“I had a doctor that gave me a letter — a very strong letter on the heels,” Mr. Trump said in the interview.

Asked to provide The Times with a copy of the letter, which he had obtained after his fourth student deferment, Mr. Trump said he would have to look for it. A spokeswoman later did not respond to repeated requests for copies of it.

The Selective Service records that remain in the National Archives — many have been discarded — do not specify what medical condition exempted Mr. Trump from military service.” [2]


Such a report does not inspire confidence about Mr. Trump’s military deferments. What is clear from this skimpy record is that everything turned out rather conveniently for Mr. Trump. As the Times reporters said,


Mr. Trump said that he could not recall exactly when he was no longer bothered by the spurs, but that he had not had an operation for the problem. “Over a period of time, it healed up,” he said.

In the 2015 biography “The Truth About Trump,” the author, Michael D’Antonio, described interviewing Mr. Trump, who at one point slipped off a loafer to display a tiny bulge on his heel. And during a news conference last year, Mr. Trump could not recall which heel had been involved, prompting his campaign to release a statement saying it was both.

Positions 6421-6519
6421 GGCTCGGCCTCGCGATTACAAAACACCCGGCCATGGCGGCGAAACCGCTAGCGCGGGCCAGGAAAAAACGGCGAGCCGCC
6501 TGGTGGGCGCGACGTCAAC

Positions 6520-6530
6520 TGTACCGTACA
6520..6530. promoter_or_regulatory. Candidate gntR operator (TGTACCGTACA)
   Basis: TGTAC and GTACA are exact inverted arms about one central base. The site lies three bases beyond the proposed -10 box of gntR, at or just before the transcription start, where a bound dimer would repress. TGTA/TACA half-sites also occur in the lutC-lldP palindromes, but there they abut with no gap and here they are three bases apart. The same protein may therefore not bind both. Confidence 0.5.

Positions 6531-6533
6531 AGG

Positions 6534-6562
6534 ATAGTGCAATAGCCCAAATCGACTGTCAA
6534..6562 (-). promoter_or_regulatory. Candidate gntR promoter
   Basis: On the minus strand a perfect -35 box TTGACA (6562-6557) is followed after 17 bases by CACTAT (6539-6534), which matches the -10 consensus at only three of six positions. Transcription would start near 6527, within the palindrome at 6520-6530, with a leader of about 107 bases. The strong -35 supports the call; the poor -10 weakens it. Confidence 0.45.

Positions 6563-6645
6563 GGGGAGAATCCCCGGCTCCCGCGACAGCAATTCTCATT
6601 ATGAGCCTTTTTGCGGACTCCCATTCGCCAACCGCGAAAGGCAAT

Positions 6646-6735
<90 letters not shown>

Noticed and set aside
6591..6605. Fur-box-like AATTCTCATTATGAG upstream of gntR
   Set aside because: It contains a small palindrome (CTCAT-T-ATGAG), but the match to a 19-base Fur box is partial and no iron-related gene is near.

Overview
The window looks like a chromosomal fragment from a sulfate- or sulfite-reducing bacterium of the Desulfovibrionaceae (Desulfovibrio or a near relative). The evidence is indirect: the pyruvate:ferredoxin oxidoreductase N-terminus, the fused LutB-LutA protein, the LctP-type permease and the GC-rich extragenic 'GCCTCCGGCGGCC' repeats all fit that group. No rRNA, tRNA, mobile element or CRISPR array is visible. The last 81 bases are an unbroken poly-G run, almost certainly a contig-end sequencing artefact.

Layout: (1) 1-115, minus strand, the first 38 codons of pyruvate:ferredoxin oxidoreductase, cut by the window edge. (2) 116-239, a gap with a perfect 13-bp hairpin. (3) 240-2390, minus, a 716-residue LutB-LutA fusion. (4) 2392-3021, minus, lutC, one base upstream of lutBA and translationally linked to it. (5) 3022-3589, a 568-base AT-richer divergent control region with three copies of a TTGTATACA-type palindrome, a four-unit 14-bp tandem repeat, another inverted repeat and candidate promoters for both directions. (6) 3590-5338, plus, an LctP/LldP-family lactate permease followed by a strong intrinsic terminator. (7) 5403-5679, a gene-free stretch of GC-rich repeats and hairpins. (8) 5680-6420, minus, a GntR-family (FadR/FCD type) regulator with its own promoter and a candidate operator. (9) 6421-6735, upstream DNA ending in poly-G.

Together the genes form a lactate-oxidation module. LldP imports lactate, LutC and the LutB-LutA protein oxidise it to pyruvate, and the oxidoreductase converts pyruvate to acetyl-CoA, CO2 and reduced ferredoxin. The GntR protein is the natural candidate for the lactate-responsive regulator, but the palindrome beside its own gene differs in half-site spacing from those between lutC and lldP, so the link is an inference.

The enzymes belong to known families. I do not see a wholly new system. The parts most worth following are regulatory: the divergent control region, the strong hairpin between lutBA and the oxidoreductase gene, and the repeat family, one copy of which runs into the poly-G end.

Mr. Trump, who has hailed his health as “perfection,” said the heel spurs were “not a big problem, but it was enough of a problem.”

“They were spurs,” he said. “You know, it was difficult from the long-term walking standpoint.”

In December, his longtime personal physician, Dr. Harold N. Bornstein, announced that Mr. Trump had “no significant medical problems” over four decades and that, if elected, he “will be the healthiest individual ever elected to the presidency.” Dr. Bornstein made no mention of the bone spurs but did note the appendectomy from Mr. Trump’s childhood.